Unfortunately, Spike Lee’s documentary movie, Malcolm X, also downplayed Malcolm’s thinking and accomplishments during his last year and omitted this sentence from Malcolm’s first press conference after the split from the Nation of Islam: “There can be no workers solidarity until there is first some racial solidarity” 1 is a clear expression of his thinking, at that time in history.

This allows those who oppose what Malcolm had become in his last year to maintain that he had not become a threat to the capitalist establishment. This has been consciously done to make it appear that the NOI alone had a motive to kill Malcolm X and to exonerate the role of the government in the assassination.

The Government’s Motive To Neutralize Malcolm X

In his last year, Malcolm X came to the conclusion that it was impossible for African Americans to be integrated into this system because racism was profitable and an integral part of capitalism. His words on the world-wide oppression of non-whites by white Europeans were very similar to what Karl Marx wrote about how the original capitalist fortunes were obtained. In Capital, Volume One, Part VIII, Chapter 31, Genesis of the Industrial Capitalist, Marx wrote:

“...The discovery of gold and silver in America, the extirpation, enslavement, and entombment in mines of the aboriginal population, the beginning of the conquest and looting of the East Indies, the turning of Africa into a warren for the commercial hunting of black-skins, signalized the rosy dawn of the era of capitalist production... If money... comes into the world with a congenital blood-stain on one cheek, capital comes dripping from head to foot, from every pore, with blood and dirt.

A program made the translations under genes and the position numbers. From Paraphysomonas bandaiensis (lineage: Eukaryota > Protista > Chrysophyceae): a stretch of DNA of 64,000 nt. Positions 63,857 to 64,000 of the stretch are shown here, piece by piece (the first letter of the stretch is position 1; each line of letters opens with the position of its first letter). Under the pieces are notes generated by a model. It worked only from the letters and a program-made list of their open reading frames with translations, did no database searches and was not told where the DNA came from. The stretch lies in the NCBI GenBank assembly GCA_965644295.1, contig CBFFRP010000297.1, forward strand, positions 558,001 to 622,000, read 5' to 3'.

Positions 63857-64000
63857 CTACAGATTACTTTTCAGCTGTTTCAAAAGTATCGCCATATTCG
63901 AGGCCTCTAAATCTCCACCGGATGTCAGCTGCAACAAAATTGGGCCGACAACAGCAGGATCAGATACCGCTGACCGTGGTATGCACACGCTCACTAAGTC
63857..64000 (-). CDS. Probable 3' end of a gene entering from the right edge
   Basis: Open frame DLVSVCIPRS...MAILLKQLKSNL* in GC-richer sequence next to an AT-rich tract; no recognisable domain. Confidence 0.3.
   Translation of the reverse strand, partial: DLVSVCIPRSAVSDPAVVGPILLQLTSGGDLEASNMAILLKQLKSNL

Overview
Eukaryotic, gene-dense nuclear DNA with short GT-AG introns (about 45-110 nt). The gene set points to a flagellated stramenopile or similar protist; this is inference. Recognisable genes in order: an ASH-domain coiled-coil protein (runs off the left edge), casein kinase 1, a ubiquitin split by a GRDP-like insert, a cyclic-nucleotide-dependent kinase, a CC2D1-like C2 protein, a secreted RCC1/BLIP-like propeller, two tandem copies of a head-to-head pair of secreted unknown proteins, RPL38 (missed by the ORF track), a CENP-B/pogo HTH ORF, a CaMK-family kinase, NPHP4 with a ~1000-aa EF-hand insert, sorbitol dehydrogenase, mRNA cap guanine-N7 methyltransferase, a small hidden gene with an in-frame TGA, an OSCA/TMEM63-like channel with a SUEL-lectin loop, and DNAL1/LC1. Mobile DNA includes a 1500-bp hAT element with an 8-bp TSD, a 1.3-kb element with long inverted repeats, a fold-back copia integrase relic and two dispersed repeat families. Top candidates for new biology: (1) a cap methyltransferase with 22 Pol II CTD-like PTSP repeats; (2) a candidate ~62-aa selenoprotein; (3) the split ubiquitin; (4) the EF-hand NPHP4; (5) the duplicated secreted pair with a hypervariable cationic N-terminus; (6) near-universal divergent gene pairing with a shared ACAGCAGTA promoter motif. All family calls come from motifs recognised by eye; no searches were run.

Malcolm X was the first mass leader in the United States to oppose the war in Vietnam and to identify the oppression of African Americans in this country with the struggles of the oppressed throughout the world. In all probability, Malcolm X would have spoken at the first mass demonstration against the Vietnam War in 1965. His powerful oratory alone, as well as his standing among inner-city Blacks, would have given the Vietnam Antiwar Movement a far different character and the history of that period in the United States and the world would have been greatly changed.

I had the opportunity to hear Malcolm X speak at meetings in Harlem at the Audubon Ballroom and elsewhere. His power as an orator was his ability to make complex ideas simple and clear. He was not a demagogue. His speeches were always an appeal to reason.

One example of the power of his oratory was when he spoke at an organizing rally for Hospital Workers Local 1199 in New York City 1962. The following is a famous quote from that speech: